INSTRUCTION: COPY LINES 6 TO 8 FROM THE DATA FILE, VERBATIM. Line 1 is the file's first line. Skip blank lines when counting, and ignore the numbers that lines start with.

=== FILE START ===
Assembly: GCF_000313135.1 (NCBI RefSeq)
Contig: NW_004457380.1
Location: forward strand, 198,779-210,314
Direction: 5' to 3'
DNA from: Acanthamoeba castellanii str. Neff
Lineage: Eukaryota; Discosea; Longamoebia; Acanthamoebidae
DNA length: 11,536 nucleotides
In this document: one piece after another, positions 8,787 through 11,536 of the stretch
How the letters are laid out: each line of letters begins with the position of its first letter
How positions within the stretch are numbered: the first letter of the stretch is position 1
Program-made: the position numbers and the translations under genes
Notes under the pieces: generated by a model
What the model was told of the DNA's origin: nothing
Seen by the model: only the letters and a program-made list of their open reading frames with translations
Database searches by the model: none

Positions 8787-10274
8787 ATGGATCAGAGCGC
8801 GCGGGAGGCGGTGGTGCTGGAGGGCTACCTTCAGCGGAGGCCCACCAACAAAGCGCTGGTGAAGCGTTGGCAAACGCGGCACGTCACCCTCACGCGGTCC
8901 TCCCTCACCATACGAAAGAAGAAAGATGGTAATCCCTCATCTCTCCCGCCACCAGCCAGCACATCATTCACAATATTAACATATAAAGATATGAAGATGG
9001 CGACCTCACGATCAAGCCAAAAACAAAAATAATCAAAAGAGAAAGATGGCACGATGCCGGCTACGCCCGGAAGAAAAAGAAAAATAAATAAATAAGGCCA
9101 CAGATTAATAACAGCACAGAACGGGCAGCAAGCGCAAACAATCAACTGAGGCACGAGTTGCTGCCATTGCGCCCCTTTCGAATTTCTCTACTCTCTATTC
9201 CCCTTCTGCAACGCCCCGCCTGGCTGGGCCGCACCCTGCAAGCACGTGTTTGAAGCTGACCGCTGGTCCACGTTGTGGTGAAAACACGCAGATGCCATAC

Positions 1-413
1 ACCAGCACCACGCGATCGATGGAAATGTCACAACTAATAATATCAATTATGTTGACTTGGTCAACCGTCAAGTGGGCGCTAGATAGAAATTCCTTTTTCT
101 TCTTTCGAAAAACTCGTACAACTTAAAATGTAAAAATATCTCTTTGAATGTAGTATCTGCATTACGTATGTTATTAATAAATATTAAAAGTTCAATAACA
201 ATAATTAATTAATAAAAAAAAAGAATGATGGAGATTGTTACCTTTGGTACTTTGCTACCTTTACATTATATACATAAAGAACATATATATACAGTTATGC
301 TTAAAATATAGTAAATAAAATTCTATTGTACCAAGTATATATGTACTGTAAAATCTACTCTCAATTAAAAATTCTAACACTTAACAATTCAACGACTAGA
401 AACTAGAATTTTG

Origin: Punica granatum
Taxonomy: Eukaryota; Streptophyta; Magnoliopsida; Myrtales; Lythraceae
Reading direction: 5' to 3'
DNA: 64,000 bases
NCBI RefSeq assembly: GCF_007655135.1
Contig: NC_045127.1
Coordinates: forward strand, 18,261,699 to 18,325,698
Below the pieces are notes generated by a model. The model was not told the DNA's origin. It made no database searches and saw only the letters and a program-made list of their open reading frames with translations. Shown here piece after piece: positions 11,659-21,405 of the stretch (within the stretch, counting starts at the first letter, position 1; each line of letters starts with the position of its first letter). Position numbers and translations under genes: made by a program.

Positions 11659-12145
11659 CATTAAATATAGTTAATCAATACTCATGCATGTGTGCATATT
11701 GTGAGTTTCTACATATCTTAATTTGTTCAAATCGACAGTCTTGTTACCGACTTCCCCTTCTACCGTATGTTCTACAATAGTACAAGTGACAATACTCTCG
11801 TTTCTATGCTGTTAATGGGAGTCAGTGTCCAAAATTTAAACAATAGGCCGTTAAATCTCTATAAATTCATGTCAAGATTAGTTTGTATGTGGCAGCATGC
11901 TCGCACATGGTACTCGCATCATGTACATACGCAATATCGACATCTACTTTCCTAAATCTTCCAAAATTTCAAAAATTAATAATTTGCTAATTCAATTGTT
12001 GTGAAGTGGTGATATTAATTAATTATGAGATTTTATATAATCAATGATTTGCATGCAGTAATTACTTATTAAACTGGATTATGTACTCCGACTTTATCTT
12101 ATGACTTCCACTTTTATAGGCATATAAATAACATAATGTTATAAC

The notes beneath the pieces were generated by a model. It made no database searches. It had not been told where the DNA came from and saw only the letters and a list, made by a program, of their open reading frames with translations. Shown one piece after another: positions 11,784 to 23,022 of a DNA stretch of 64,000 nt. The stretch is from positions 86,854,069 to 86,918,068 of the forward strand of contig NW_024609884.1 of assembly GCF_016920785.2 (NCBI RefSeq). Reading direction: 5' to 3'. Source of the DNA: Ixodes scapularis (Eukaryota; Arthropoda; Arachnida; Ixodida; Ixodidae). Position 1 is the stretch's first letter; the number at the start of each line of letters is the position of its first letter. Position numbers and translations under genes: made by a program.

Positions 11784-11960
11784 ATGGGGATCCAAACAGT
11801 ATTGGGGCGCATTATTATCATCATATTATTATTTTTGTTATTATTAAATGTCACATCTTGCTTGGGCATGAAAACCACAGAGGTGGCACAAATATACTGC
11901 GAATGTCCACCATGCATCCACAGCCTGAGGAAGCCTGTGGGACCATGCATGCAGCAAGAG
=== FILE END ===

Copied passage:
Lineage: Eukaryota; Discosea; Longamoebia; Acanthamoebidae
DNA length: 11,536 nucleotides
In this document: one piece after another, positions 8,787 through 11,536 of the stretch